Hi, I have a LG W2252TQ 22" monitor. And got it because it was good for gaming looks like one of the best (the case/finish) and it was quite cheap.
$325 NZ dollars
$550-650 for a 24" in NZ
My question is do things like games and what ever look better on a 22" or a 24" in relation to picture and sharpness (the actual look from the pixels.
The reason why I also stuck with a 22" was because it would run fine of a 512mb graphics card and with a 24" I would have to spend another $100 here in NZ to get a 1GB version. (therefor the 24" is costing me more in graphics cards.)
So does the picture look better on a 22" 1650x1050 or a 24" 1920x 1200
I would think that the resolution would need to be higher on a 24" to support for the bigger screen size (the extra 2") But is it more then this bigger screen size, if you know what i mean. Does it look more sharper then the 22"?
Would u mean the graphics card would like to need have for example 1500 processes over say 1000. or like DDR5 instead of DDR3 (just an example, increaseing the cost.) And even though graphic cards are getting better each year then it would be no problem to run 1920x1200 fine but games are getting more demanding so you are back to sqaure one.
Ok so Typically the higher the resolution the better. But how much pixels are left over to fill in the gap of the extra 2"? I would assume that the higher resolution would make an area more dense with pixels?
Is this correct. 1920x1200 - 1650x1050 = 2304000 - 1732500 = 571500 so a 24" over a 22" has 571500 more pixels. My question is how much actuall pixels is required to fill in the extra 2" on the 24" and how many pixels are then put back into the whole screen. If you know what i mean.
1lus is it recommended to play on a 24" over a 22" as it will start to stretch a persons viewing, therefore they will need to turn there neck every time looking from left to right?
The pixels size are different among the display. Some 22" can do 1920x1200. A higher resolution display yield more details. Games aren't getting that more demanding in relation to the progression of the video card and the eye's perception. A pơor graphic engine aka crysis will demand more from the video card. A beefier video card is require for higher resolution because there is more pixels/polygon to render. The larger display is better only in one perception. There are advantage on the higher resolution when playing FPS games: accuracy, larger viewing area, and viewing distance is extended. If the latter can be achieved on a frame rate of greater than 60 then you have an advantage on the other players.
You have the answer to the question of pixels 22"vs 24".
How does a 24" over a 22" give more accuracry. Is it because it has more pixels per inch? cause a 24" has 4 more pixels per inch. BUT can we really notice this increase?
Dont you mean any monitor will have better accuracy over another if if has a higher resolution on a screen say 17" compared to a lower resolution on the same 17" Because going from a 22" to a 24" you are increasing the resolution, but also increasing the screen size making it near the same accuracy. (one will have a tiny tiny advangtage.) Am I correct?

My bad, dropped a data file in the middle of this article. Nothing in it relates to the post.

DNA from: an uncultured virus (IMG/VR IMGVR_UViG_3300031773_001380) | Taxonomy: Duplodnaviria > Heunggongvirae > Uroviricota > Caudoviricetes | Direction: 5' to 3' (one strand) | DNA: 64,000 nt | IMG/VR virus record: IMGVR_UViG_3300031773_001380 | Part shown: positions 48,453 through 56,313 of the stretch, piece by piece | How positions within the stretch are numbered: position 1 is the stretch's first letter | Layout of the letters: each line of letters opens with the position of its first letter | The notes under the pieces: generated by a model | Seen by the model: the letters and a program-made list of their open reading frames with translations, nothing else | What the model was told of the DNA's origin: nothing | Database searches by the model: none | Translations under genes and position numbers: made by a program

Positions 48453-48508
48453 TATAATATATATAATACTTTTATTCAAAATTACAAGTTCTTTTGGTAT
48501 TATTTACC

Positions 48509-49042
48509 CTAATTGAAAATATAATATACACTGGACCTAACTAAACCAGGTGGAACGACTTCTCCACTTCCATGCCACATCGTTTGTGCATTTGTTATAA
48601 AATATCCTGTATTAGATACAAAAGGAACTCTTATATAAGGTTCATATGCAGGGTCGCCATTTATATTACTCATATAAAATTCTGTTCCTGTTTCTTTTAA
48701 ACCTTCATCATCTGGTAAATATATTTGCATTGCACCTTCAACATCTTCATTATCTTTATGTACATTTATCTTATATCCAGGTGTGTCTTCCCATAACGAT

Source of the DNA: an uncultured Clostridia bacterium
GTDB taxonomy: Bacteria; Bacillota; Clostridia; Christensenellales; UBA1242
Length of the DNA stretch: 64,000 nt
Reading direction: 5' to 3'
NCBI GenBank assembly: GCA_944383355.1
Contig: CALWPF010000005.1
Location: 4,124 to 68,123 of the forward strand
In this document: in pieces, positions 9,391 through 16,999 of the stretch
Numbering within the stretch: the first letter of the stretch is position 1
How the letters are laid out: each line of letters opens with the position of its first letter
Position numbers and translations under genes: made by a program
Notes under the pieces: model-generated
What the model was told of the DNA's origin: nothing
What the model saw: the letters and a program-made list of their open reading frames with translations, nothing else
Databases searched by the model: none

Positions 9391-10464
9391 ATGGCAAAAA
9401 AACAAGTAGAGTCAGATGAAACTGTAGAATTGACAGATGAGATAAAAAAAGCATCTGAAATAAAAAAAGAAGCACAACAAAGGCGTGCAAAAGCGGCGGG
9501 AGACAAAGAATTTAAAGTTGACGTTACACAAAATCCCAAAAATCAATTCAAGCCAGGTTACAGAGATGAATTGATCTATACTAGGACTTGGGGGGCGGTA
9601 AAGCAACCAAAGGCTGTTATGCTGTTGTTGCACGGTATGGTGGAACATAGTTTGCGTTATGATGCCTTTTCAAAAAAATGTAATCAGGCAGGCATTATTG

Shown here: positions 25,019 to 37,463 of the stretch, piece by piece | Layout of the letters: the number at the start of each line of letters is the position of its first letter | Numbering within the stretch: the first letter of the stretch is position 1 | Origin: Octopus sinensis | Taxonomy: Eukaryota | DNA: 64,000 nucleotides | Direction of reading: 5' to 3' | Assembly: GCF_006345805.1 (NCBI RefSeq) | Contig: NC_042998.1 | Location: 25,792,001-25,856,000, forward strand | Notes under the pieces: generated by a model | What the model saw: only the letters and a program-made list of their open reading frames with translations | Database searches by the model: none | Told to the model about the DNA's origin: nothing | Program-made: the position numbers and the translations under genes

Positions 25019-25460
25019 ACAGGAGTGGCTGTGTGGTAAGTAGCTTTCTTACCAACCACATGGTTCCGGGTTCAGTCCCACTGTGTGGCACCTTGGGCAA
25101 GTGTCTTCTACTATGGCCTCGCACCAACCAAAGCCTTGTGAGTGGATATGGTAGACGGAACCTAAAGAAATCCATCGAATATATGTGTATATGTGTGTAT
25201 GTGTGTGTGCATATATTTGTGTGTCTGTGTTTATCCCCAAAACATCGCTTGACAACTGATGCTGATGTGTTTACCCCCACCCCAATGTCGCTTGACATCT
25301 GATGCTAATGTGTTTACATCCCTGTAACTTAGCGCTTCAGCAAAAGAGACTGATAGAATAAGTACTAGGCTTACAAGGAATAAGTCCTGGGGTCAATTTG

And lastly which gives the better picture/sharpness. Is it better to have high or low pixel pitch? And pixels per inch just depend on the monitor size?
Also how can they define high definition 1920x1080 when that resolution will look better on a 22" then a 40" if looking from the same distance. There fore arnt all screens basically give the same picture if u dont look at the extreme cases.
Having greater resolution even if the screen size is fixed gives a true an advantage.
With better resolution you can read text even if it is smaller. You can fit two browsers side to side and browse web comfortably.
In games, you can have advantage of either broader view so you can notice more. Although everything is smaller (when the screen size is fixed) there is more details and trust me: if your eyes are just fine then you will be capable to appreciate them.
Anyway, you are going for a bigger screen.
Another option is that your game will keep the view constant but will bring more details. You will notice danger quicker because it will be displayed sharper even if it is far away.
Well on 40" with 1920x1080 resolution from close distance you start actually seing individual pixels, so sharp edges may not seem smooth.
Just 2 notes: these days there are many 1920x1080 displays advertised as 24".
When reading spec more closely or measuring them they reveal as 23.5".
1920x1080 23.5" has actually smaller pixels then 22" 1650x1050. It is wider of about 46mm, but lower 4mm has in fact just 8% bigger screen surface and has awkward proportions.
Just make sure you buy proper 1920x1200 24" monitor, which is 43mm wider, 30mm higher, has 19% bigger screen and the same proportions as 1680x1050 22" monitor.